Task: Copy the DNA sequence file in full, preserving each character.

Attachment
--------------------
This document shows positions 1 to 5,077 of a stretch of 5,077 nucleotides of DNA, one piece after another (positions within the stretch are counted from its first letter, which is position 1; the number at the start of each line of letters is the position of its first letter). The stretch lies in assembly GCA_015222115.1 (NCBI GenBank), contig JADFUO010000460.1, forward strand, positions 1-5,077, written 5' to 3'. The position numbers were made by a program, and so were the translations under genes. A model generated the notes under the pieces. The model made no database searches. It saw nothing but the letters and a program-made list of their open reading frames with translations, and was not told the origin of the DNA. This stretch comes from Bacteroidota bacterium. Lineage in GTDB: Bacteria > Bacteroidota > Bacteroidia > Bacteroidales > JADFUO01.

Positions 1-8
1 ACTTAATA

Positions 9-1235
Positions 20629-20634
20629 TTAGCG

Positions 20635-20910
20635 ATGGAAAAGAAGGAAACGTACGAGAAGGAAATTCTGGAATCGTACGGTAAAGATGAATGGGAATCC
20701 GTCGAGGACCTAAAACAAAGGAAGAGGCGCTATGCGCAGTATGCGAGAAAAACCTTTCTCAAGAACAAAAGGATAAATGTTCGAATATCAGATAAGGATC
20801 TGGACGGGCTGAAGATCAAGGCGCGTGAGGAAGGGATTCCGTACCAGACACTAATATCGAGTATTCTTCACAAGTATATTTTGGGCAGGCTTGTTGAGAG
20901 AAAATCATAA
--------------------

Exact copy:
This document shows positions 1 to 5,077 of a stretch of 5,077 nucleotides of DNA, one piece after another (positions within the stretch are counted from its first letter, which is position 1; the number at the start of each line of letters is the position of its first letter). The stretch lies in assembly GCA_015222115.1 (NCBI GenBank), contig JADFUO010000460.1, forward strand, positions 1-5,077, written 5' to 3'. The position numbers were made by a program, and so were the translations under genes. A model generated the notes under the pieces. The model made no database searches. It saw nothing but the letters and a program-made list of their open reading frames with translations, and was not told the origin of the DNA. This stretch comes from Bacteroidota bacterium. Lineage in GTDB: Bacteria > Bacteroidota > Bacteroidia > Bacteroidales > JADFUO01.

Positions 1-8
1 ACTTAATA

Positions 9-1235
Positions 20629-20634
20629 TTAGCG

Positions 20635-20910
20635 ATGGAAAAGAAGGAAACGTACGAGAAGGAAATTCTGGAATCGTACGGTAAAGATGAATGGGAATCC
20701 GTCGAGGACCTAAAACAAAGGAAGAGGCGCTATGCGCAGTATGCGAGAAAAACCTTTCTCAAGAACAAAAGGATAAATGTTCGAATATCAGATAAGGATC
20801 TGGACGGGCTGAAGATCAAGGCGCGTGAGGAAGGGATTCCGTACCAGACACTAATATCGAGTATTCTTCACAAGTATATTTTGGGCAGGCTTGTTGAGAG
20901 AAAATCATAA